Reading this book made me once again appreciate our foremothers' hard work in establishing a woman's right to respect and personal autonomy.

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Book Forum

Excellent
Reviewed by Hillary Kelly on May 16 2012

The diary may have ruined Isabella Robinson, but Mrs. Robinson's Disgrace has the power to vindicate her.

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New Zealand Woman's Weekly

Excellent
Reviewed by Vicky Tyler on Jul 20 2012

Mrs Robinson’s Disgrace provides a fascinating insight into the life of a 19th century wife and a scandal that rocked Victorian England.

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Artswrap

Excellent
on Feb 10 2013

...Mrs Robinson's Disgrace brings vividly to life a complex, frustrated Victorian wife, longing for passion and learning,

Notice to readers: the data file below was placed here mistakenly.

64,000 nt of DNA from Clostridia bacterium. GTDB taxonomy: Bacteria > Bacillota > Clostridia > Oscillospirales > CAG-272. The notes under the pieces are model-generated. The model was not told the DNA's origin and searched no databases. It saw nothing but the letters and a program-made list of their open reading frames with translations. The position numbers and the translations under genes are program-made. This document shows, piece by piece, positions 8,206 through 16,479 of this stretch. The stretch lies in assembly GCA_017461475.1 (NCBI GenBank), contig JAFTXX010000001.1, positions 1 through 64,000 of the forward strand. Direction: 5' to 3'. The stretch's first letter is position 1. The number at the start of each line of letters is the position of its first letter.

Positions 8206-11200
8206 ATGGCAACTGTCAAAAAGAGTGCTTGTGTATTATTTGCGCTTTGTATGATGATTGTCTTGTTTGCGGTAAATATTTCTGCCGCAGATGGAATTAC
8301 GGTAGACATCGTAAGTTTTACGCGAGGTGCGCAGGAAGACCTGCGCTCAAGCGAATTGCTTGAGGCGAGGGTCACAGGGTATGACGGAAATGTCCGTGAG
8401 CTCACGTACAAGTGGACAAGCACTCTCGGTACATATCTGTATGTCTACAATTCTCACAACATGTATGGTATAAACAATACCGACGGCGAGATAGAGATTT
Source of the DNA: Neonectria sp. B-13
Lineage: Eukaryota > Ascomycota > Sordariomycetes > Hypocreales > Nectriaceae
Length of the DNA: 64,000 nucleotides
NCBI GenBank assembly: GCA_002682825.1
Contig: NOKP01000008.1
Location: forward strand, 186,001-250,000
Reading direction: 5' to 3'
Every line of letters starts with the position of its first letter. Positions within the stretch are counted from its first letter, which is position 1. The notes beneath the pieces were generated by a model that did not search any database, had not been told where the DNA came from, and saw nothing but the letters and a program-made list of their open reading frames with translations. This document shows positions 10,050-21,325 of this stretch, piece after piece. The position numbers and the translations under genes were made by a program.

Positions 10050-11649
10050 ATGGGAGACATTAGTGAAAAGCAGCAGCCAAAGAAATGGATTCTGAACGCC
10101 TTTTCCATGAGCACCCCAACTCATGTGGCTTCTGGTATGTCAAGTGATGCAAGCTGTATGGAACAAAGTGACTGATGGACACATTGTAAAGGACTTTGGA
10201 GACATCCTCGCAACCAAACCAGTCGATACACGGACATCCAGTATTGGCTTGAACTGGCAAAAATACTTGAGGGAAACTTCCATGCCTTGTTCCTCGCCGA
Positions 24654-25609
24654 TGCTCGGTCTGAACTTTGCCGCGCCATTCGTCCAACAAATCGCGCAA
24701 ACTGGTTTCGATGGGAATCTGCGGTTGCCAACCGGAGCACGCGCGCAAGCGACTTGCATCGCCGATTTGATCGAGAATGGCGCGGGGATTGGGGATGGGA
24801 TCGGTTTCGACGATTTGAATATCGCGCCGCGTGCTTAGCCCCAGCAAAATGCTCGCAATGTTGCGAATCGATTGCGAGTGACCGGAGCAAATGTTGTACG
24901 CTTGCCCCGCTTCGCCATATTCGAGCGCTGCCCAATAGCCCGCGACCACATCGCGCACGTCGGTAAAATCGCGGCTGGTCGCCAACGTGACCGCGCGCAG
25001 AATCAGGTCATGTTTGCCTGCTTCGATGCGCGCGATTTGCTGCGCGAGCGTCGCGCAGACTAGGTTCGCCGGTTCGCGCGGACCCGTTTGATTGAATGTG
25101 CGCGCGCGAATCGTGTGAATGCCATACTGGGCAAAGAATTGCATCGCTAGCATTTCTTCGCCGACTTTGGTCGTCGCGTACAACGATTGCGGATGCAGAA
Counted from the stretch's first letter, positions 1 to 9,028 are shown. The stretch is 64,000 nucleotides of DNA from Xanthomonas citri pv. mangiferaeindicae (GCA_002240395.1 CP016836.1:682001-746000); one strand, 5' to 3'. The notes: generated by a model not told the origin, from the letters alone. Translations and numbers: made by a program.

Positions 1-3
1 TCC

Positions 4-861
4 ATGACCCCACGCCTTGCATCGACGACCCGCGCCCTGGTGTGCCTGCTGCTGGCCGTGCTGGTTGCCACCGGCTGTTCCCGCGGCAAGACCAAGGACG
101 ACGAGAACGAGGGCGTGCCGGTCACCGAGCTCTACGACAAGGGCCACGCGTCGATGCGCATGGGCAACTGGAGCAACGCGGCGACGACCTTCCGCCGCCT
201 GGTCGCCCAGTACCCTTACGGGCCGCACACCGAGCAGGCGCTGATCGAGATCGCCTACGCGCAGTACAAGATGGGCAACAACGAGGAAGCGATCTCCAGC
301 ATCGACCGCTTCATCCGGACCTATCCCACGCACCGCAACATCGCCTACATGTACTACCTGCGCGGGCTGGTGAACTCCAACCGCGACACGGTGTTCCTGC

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The Times Literary Supplement

Excellent
Reviewed by Mark Bostridge on May 09 2012

... she has produced a marvellously compelling narrative as well as a superb piece of historical detection.

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Book Oxygen

Excellent
Reviewed by Caroline Sanderson on Apr 30 2012

I found Mrs Robinson’s Disgrace a more compelling and satisfying read than its mega-selling predecessor because it examines so many questions which still consume us today.

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History and Women.

Excellent
on Jun 29 2012

...it is a fascinating case story and an important historical event worth reading about.